Tutorial Summer: from idea to kick ass design

After reading how to choose a material for your 3D printing design you’re now ready to bring your design to life. Bert, our Product Designer, will lead you to the right direction!

Bert: “An important step in bringing your idea into reality is the design guide. Designing something that isn’t printable can be pretty frustrating; so in order to avoid this we have listed all the design rules for each material down in their design guides.”

“To make things more clear I’ll give you an example: since I love cycling and I cycle to work every day, I wanted to create something to protect  my pants from getting dirty. So I thought about the design, followed my 3D printing guide and it turned out polyamide would be the best material to design in.

“Then I read the design guide of that material. Even though I know the basics about each material more or less, refreshing my knowledge by looking into the design guides in details is something I highly recommend. It will save you so much time afterwards because you don’t have to redesign it to make it complaint with the design rules. From my experience it’s easier to design with the rules in mind on beforehand than trying to adapt your initial design to become printable afterwards.”


“Designing might take a few iterations to become the object you’ve been thinking of. To start off, I usually place a box with the dimensions of the printing size of the material I’ve picked earlier. This avoids issues of exceeding the printing size of a specific material. To design my bike strap I used Autodesk 123D Design, an easy to use browser based CAD software.”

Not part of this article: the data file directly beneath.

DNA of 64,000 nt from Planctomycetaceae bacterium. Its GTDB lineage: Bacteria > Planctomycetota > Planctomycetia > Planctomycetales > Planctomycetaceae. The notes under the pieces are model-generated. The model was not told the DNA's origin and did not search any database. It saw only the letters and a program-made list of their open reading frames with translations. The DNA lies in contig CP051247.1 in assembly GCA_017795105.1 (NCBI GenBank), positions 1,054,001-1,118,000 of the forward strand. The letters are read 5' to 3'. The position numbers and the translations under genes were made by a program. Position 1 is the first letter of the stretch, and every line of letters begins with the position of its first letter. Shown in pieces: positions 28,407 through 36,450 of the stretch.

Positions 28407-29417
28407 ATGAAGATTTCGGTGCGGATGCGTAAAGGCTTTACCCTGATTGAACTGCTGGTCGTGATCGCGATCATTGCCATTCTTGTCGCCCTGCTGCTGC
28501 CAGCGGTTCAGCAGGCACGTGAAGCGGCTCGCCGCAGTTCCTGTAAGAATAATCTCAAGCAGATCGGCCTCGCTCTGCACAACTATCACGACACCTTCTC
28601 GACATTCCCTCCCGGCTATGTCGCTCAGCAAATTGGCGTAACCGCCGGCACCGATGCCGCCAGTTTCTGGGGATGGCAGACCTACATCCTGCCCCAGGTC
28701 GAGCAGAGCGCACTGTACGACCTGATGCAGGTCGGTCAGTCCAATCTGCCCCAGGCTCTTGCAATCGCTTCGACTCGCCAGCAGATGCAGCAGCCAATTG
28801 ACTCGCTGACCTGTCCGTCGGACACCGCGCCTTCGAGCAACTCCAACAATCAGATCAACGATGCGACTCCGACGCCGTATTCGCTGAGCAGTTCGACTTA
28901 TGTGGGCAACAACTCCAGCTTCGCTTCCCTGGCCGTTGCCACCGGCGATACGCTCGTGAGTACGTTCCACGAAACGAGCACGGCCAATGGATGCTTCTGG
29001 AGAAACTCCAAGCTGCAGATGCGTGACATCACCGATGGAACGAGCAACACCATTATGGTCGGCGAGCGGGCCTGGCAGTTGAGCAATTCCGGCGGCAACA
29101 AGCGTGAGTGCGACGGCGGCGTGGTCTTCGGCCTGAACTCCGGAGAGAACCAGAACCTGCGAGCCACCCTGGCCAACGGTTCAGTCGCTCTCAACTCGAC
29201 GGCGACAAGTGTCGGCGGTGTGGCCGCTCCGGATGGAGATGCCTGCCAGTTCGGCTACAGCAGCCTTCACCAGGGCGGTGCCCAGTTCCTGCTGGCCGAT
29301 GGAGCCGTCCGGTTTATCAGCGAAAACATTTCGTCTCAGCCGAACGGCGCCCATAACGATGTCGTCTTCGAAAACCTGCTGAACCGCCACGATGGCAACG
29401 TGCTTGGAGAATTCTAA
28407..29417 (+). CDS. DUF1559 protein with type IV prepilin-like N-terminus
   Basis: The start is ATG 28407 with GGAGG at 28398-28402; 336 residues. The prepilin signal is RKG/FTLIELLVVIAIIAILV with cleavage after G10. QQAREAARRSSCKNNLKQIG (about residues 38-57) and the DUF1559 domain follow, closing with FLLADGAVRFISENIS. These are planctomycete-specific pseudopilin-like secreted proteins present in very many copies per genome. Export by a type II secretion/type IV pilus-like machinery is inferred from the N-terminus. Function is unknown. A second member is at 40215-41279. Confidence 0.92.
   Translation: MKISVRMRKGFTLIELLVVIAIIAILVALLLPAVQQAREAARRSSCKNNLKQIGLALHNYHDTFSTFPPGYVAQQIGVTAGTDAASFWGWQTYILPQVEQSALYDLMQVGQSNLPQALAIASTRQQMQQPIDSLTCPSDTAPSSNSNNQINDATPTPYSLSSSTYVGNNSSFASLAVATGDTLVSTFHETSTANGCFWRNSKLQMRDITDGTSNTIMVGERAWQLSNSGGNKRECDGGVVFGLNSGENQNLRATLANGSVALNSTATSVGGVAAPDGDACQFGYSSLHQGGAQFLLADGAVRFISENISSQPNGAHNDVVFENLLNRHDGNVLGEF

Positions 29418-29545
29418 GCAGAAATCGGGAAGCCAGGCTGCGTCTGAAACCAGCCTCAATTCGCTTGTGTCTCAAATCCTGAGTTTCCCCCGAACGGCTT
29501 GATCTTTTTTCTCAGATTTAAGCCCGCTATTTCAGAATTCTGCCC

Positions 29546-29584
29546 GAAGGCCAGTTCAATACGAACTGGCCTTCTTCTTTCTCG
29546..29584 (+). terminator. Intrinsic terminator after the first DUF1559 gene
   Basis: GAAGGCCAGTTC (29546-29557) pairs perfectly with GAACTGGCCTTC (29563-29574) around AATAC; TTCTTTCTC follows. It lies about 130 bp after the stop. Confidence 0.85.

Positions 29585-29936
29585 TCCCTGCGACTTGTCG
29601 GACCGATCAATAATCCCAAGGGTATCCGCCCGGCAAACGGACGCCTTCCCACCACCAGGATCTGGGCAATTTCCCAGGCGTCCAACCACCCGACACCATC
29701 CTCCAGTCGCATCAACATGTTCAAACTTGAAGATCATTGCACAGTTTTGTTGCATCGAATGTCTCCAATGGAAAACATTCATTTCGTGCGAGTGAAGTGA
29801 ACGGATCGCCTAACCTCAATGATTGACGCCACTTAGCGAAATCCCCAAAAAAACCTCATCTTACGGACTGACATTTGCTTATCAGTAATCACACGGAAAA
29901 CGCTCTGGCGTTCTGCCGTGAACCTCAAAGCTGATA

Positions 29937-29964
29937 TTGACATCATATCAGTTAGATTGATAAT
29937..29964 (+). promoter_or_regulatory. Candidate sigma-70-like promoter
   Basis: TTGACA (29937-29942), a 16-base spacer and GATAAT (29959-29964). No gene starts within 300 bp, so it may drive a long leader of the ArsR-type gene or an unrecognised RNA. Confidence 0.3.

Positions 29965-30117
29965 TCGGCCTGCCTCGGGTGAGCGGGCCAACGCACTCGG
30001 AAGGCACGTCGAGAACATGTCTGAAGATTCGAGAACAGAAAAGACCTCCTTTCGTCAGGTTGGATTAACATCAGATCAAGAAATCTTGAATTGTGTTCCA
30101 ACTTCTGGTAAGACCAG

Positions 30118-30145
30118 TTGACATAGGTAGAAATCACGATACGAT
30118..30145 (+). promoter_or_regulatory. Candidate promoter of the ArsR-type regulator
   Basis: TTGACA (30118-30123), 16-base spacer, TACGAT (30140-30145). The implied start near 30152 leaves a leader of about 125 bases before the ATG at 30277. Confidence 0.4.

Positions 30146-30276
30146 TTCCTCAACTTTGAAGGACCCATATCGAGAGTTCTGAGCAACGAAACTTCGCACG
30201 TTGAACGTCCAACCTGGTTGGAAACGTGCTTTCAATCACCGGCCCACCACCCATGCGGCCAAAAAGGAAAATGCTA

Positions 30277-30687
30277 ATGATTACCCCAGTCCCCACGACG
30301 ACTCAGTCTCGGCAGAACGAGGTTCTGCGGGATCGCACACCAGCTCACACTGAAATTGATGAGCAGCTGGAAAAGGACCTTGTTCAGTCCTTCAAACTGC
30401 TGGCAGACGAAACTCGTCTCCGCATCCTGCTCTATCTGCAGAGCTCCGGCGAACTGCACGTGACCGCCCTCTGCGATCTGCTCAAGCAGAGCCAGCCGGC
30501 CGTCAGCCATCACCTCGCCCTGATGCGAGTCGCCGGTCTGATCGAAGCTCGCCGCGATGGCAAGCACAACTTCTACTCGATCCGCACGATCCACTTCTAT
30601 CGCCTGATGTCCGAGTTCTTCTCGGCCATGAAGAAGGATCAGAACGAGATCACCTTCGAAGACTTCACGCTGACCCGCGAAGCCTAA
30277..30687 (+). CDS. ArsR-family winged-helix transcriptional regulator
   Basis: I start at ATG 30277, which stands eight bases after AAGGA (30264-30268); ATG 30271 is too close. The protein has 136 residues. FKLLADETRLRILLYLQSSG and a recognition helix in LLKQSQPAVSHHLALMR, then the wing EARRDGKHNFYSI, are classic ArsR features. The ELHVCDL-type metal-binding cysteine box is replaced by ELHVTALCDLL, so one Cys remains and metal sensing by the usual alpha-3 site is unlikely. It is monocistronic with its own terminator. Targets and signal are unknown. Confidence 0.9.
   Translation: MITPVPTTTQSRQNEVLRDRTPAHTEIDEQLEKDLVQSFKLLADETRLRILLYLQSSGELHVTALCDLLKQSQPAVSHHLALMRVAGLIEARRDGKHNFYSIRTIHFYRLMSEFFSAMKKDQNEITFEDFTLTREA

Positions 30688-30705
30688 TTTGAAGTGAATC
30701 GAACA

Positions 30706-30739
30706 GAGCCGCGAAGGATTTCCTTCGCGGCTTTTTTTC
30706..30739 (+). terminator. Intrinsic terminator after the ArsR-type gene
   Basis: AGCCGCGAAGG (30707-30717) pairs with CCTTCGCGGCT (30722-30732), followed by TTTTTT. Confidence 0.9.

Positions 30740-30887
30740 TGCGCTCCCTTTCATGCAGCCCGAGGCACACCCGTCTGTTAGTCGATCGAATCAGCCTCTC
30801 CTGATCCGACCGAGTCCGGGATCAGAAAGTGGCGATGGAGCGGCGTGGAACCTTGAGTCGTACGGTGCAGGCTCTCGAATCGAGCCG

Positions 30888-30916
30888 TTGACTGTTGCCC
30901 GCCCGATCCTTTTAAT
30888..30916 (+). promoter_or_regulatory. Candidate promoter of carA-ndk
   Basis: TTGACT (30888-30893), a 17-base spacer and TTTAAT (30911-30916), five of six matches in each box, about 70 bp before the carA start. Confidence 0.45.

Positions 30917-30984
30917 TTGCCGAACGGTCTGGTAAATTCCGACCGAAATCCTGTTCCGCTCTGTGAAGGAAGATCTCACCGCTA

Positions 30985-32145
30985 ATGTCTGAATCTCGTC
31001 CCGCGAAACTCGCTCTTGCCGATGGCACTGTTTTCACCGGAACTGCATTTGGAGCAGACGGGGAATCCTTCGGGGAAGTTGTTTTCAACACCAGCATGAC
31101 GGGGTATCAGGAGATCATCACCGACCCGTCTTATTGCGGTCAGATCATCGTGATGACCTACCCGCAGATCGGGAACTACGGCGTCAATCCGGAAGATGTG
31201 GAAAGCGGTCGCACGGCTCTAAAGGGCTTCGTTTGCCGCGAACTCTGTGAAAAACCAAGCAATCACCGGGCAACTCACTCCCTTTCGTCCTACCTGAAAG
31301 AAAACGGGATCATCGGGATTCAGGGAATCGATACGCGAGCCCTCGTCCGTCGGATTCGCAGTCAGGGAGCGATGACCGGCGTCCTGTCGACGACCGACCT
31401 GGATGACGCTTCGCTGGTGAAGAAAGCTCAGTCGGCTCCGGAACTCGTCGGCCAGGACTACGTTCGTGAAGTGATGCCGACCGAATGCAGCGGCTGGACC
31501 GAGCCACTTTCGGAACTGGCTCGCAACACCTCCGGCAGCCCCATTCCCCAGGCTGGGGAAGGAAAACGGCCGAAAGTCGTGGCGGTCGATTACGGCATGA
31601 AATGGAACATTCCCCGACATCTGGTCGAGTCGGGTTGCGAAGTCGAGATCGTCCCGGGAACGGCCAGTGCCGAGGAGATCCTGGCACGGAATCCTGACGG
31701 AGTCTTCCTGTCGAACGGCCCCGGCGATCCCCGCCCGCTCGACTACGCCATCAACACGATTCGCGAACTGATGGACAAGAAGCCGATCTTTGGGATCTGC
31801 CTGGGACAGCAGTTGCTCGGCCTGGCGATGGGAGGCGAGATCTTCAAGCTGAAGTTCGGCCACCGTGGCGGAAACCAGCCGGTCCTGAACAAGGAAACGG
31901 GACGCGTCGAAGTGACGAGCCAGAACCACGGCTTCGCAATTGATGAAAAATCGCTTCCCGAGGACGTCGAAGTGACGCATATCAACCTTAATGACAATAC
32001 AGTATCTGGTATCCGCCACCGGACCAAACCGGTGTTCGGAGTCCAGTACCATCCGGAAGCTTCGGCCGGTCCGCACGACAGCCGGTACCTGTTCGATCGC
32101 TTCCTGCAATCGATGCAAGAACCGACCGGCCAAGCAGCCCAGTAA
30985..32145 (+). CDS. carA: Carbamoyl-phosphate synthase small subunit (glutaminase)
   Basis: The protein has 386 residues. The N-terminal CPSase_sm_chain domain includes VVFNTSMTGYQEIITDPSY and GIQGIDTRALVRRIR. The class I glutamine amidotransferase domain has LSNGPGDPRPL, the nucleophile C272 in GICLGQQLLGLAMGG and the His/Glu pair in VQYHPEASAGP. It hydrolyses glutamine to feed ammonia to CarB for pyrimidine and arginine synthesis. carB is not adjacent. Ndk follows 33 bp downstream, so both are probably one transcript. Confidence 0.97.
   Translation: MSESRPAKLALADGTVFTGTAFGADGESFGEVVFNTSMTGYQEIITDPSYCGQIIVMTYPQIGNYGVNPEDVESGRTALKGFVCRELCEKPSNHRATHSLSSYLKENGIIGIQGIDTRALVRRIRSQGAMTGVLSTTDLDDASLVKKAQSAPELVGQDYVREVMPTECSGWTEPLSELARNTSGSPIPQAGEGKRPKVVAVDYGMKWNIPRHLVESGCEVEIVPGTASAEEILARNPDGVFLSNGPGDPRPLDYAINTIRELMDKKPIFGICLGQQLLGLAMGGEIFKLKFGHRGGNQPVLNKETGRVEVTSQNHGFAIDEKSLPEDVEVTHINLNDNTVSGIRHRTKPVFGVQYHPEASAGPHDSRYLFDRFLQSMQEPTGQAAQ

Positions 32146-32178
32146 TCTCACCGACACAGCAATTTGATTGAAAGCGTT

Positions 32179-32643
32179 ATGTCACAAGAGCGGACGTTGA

“Another tip is to model a ruff model first to get an idea of the price of a 3D printed model. Make a closed volume that has the general shape and dimensions and then make an upload to our 3D print lab.  By doing this, you get a quick estimation of the price you can expect (and you see an immediate price of other materials as well, if you’re still hesitating). When you‘re happy with the price estimation, you can start design more into detail. The startup cost which applies to some materials and the bounding box size will stay the same if you kept the same outer size.”

“During the design process, I sometimes print out a 2D view of my model just to get a better understanding of the size in real life. It might appear to be something silly but it helps in a lot of case to verify dimensions and proportions without making an 3D print itself.”

“Once I’m happy with the design, it’s time to take the last steps by uploading my model. You can upload quite some formats on our website. You can find a list of them in our File optimization guide. This guide will also teach you some basics about exporting your files correctly as well as point out some common mistakes that happened during exporting. When the file is uploaded and analyzed, I can select material, color and finish and place the order.

A 3D printed bike strap in red dyed polyamide.

“Depending on the production process, you’ll receive your ordered models after a specific lead time, which is shown on the material pages. Once you received your package -and did a little happy dance- you can share your newborn design with the world. You can show it and sell it in our gallery!”